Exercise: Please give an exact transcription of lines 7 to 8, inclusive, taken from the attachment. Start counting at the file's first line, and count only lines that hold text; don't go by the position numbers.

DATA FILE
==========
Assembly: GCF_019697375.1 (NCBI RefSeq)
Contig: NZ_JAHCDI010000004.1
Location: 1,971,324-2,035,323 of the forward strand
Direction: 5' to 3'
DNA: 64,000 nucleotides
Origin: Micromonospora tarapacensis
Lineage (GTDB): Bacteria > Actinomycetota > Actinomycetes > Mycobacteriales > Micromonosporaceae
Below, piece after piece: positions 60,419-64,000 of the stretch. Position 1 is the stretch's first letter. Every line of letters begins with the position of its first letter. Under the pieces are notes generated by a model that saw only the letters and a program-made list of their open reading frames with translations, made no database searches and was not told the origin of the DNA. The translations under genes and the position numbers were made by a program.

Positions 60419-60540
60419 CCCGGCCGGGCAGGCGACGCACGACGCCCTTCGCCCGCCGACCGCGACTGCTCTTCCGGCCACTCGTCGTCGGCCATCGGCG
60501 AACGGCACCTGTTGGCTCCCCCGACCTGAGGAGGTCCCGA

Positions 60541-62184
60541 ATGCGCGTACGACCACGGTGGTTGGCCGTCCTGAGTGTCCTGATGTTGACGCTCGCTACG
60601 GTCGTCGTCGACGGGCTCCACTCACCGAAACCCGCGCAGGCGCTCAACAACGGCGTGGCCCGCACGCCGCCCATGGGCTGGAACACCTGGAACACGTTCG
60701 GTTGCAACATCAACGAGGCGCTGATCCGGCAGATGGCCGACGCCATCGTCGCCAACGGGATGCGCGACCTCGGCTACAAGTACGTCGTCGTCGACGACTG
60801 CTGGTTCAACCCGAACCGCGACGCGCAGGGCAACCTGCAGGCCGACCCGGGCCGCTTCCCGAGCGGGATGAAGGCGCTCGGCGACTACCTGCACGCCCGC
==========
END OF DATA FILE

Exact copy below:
Lineage (GTDB): Bacteria > Actinomycetota > Actinomycetes > Mycobacteriales > Micromonosporaceae
Below, piece after piece: positions 60,419-64,000 of the stretch. Position 1 is the stretch's first letter. Every line of letters begins with the position of its first letter. Under the pieces are notes generated by a model that saw only the letters and a program-made list of their open reading frames with translations, made no database searches and was not told the origin of the DNA. The translations under genes and the position numbers were made by a program.